Landscape attributes governing local transmission of an endemic zoonosis: rabies virus in domestic dogs

Brunker, K. , Lemey, P., Marston, D. A., Fooks, A. R., Lugelo, A., Ngeleja, C., Hampson, K. and Biek, R. (2018) Landscape attributes governing local transmission of an endemic zoonosis: rabies virus in domestic dogs. Molecular Ecology, 27(3), pp. 773-788. (doi: 10.1111/mec.14470) (PMID:29274171) (PMCID:PMC5900915)

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Landscape heterogeneity plays an important role in disease spread and persistence, but quantifying landscape influences and their scale dependence is challenging. Studies have focused on how environmental features or global transport networks influence pathogen invasion and spread, but their influence on local transmission dynamics that underpin the persistence of endemic diseases remains unexplored. Bayesian phylogeographic frameworks that incorporate spatial heterogeneities are promising tools for analysing linked epidemiological, environmental and genetic data. Here, we extend these methodological approaches to decipher the relative contribu- tion and scale-dependent effects of landscape influences on the transmission of endemic rabies virus in Serengeti district, Tanzania (area ~4,900 km2). Utilizing detailed epidemiological data and 152 complete viral genomes collected between 2004 and 2013, we show that the localized presence of dogs but not their density is the most important determinant of diffusion, implying that culling will be ineffec- tive for rabies control. Rivers and roads acted as barriers and facilitators to viral spread, respectively, and vaccination impeded diffusion despite variable annual cov- erage. Notably, we found that landscape effects were scale-dependent: rivers were barriers and roads facilitators on larger scales, whereas the distribution of dogs was important for rabies dispersal across multiple scales. This nuanced understanding of the spatial processes that underpin rabies transmission can be exploited for targeted control at the scale where it will have the greatest impact. Moreover, this research demonstrates how current phylogeographic frameworks can be adapted to improve our understanding of endemic disease dynamics at different spatial scales.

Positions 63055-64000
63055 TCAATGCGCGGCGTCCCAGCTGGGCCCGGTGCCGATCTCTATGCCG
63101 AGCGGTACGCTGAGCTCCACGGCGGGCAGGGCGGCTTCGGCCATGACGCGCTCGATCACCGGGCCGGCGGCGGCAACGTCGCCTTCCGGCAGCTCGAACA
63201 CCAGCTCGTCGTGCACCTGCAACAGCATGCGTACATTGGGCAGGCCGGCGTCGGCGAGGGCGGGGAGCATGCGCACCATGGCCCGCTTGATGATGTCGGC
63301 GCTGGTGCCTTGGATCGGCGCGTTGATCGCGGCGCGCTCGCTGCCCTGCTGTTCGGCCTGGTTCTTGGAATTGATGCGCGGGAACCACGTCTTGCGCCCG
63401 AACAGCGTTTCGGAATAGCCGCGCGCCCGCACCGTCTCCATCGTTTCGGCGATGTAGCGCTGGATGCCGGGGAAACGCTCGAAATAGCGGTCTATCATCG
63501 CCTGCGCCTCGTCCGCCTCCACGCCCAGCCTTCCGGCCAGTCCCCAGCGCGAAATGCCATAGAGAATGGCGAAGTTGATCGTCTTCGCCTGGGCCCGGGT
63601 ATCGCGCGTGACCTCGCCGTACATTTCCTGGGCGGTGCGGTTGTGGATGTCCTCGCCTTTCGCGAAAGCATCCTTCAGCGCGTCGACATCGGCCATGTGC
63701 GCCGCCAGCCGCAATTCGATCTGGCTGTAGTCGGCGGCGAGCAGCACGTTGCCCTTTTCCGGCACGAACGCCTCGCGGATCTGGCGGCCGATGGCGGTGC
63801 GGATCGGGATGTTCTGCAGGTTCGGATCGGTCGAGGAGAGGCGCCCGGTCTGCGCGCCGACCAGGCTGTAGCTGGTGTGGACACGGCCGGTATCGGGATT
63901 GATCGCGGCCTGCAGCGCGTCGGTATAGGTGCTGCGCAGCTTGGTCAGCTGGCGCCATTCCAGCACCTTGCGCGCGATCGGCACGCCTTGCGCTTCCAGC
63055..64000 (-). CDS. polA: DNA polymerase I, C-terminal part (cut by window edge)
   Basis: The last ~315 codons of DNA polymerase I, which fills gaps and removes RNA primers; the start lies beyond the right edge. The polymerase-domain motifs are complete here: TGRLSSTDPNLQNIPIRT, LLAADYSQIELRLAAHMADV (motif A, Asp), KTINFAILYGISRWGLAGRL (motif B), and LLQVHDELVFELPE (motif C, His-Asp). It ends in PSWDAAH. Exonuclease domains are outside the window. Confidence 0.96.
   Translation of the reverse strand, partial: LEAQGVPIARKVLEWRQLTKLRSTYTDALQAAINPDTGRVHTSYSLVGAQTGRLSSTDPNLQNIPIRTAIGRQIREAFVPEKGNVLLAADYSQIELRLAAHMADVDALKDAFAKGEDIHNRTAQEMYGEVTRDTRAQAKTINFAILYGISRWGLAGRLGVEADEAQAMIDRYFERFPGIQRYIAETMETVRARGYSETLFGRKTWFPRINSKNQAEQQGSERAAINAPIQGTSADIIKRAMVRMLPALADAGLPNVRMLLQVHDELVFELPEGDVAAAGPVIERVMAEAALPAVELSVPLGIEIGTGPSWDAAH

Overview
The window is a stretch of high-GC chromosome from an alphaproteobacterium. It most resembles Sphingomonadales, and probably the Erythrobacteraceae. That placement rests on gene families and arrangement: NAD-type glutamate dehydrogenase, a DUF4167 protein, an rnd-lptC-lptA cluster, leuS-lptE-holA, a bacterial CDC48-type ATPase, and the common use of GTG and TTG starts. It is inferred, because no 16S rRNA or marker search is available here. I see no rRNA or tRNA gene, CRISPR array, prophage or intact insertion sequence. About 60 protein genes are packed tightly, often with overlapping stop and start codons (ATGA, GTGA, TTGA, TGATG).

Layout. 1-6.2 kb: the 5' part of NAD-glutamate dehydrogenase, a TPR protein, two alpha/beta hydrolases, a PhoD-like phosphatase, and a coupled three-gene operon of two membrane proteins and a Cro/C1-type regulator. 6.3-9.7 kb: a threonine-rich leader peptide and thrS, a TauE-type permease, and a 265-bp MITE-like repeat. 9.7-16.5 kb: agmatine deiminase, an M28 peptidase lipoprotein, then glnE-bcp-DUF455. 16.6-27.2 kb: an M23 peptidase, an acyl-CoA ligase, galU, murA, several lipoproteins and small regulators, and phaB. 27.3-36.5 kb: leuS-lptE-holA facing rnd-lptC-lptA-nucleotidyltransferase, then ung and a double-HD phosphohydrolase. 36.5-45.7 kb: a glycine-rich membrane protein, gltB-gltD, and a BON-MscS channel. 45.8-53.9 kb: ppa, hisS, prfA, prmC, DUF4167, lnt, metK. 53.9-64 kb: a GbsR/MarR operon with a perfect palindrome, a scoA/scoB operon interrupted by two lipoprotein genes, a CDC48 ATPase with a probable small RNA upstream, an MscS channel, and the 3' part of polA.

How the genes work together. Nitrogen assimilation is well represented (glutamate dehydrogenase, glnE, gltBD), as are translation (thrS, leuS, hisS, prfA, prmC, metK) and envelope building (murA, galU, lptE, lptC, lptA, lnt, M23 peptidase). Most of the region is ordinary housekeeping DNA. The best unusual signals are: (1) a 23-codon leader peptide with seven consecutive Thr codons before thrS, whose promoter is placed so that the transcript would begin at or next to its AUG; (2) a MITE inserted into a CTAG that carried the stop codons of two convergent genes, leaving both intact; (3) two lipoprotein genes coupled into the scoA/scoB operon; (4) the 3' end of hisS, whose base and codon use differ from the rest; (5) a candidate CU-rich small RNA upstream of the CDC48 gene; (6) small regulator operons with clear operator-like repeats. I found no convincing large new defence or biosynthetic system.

Item Type:Articles
Keywords:Phylogeography, landscape heterogeneity, rabies, spatial diffusion, endemic zoonotic disease, domestic dog.
Glasgow Author(s) Enlighten ID:Hampson, Professor Katie and Biek, Professor Roman and Brunker, Dr Kirstyn
Authors: Brunker, K., Lemey, P., Marston, D. A., Fooks, A. R., Lugelo, A., Ngeleja, C., Hampson, K., and Biek, R.
Subjects:Q Science > Q Science (General)
Q Science > QL Zoology
Q Science > QR Microbiology > QR355 Virology
College/School:College of Medical Veterinary and Life Sciences > School of Biodiversity, One Health & Veterinary Medicine
Journal Name:Molecular Ecology
ISSN (Online):1365-294X
Published Online:23 December 2017
Copyright Holders:Copyright © 2017 The Authors
First Published:First published in Molecular Ecology 27(3):773-788
Publisher Policy:Reproduced under a Creative Commons License

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632234Funding SchemesAnna DominiczakWellcome Trust (WELLCOTR)105614/Z/14/ZRI CARDIOVASCULAR & MEDICAL SCIENCES
508041Understanding how a complex intervention works: designing large-scale vaccination programsDaniel HaydonMedical Research Council (MRC)G0901135RI BIODIVERSITY ANIMAL HEALTH & COMPMED